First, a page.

SIOUX CITY | Bishop Heelan High School has been a part of Mindy Oberle’s life for more than 30 years.
The 1986 Heelan graduate has taught math at the building for the last 27 years, so the beginning steps toward a new academic wing are a little bittersweet.
“There’s a lot of tradition and good memories here,” she said.
Last week, groundwork began on a new, $10 million academic wing of Heelan High School, across Grandview Boulevard. It will replace the existing high school, which has served the district since 1949.
Principal Chris Bork said the new wing will contain classrooms, administration offices, a counseling center and chaplain offices.
Aside from a new facility, Bork said the building will contain significant upgrades, including faster connections for technology, new lecture and science labs and learning centers for students to conduct group work.
Air conditioning and increased Americans with Disabilities Act access are added bonuses.
Bork said the costs of inefficiencies with energy, expenses associated with the boiler system and plumbing are major reasons for the push towards a new building.
“The new facility will serve us much better and well into the future,” he said.
The new wing will be connected to west side Bishop Heelan’s Fine Arts Building, which opened in 2014.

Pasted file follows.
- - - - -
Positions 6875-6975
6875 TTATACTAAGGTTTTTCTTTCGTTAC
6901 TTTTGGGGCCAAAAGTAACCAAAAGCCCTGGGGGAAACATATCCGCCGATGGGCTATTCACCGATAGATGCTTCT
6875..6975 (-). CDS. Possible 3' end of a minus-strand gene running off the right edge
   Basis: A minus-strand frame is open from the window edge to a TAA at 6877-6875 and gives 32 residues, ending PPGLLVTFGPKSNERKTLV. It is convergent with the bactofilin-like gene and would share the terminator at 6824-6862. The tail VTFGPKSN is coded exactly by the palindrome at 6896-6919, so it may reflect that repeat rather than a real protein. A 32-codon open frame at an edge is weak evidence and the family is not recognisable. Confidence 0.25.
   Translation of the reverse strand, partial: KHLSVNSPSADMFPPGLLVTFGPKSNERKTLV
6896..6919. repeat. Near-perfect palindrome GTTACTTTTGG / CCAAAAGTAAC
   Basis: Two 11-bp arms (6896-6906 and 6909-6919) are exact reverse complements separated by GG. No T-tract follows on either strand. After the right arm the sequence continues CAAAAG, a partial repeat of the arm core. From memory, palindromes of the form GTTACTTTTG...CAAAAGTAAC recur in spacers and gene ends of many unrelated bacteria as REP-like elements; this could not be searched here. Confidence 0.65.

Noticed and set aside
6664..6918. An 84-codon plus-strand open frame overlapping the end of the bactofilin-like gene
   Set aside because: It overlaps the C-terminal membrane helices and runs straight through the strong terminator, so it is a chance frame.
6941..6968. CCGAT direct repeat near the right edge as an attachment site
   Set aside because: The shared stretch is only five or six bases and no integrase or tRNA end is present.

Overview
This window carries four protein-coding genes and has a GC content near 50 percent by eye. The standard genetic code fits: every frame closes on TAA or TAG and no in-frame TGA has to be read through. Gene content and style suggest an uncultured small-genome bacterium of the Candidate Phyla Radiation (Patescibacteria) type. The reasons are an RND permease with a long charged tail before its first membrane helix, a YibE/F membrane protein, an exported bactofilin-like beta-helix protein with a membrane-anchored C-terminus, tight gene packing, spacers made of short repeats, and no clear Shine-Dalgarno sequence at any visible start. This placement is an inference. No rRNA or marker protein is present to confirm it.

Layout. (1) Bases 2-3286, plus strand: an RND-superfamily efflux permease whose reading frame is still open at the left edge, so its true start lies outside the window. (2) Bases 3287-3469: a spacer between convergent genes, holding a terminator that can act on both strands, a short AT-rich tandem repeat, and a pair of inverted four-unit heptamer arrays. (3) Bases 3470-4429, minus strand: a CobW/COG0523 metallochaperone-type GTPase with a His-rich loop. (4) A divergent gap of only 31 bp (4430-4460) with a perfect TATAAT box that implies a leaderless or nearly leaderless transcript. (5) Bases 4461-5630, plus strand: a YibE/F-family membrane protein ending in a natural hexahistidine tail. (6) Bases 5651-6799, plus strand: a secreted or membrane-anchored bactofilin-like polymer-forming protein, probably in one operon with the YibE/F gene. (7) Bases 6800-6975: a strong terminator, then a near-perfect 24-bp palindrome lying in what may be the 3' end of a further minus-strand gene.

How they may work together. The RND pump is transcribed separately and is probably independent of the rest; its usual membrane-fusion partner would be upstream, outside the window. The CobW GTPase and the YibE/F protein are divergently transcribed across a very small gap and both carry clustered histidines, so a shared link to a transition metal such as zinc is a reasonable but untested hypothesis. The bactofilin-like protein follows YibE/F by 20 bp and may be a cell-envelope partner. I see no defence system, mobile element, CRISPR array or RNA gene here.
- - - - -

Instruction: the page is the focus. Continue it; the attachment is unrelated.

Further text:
The $15 million Fine Arts facility was Phase I of the new facility project. At 37,600 square feet, the fine building contains a 600-seat auditorium for plays, concerts and musicals, practice areas and an open music room ready for jazz and concert bands.
Bork said, when completed, the complex will serve as a visual reminder of Heelan’s presence in the city.
“We’re going to have a building that will be very visually appealing and a statement that the Catholic high school is here to stay,” he said. “We’re going to be here for a number of more years serving the community of Sioux City.”
Oberle said she’s thrilled about the upgrades associated with the new building. Currently, students who have classes and programs in the Fine Arts Building have to cross the busy street from the high school. She said this will only lead to increased safety of the students.
“It’ll be nice to have all the kids together again,” she said.
When all is said and done, the price tag on the new high school, along with the fine arts building, will be approximately $25 million. Construction has been fueled by donations and support from the community and grant opportunities.
Oberle said the generosity of the community and attentiveness to ensure students continue to have a top-level education in a new facility is overwhelming.
“We’re just very, very grateful to the community and alumni for the support they’ve shown us,” she said. “It’s taken a long time, but we appreciate the investment they’ve made in us.”
And while the new building will be a blessing, she said it’s what’s inside the building that matters the most.
“We are doing a good job with what we have right now, but the new facilities will make us better equipped to continue to do what we’re doing,” she said.
The new wing is scheduled to open in 2018. Currently, Bork said, it is unclear what the plans are for the existing building.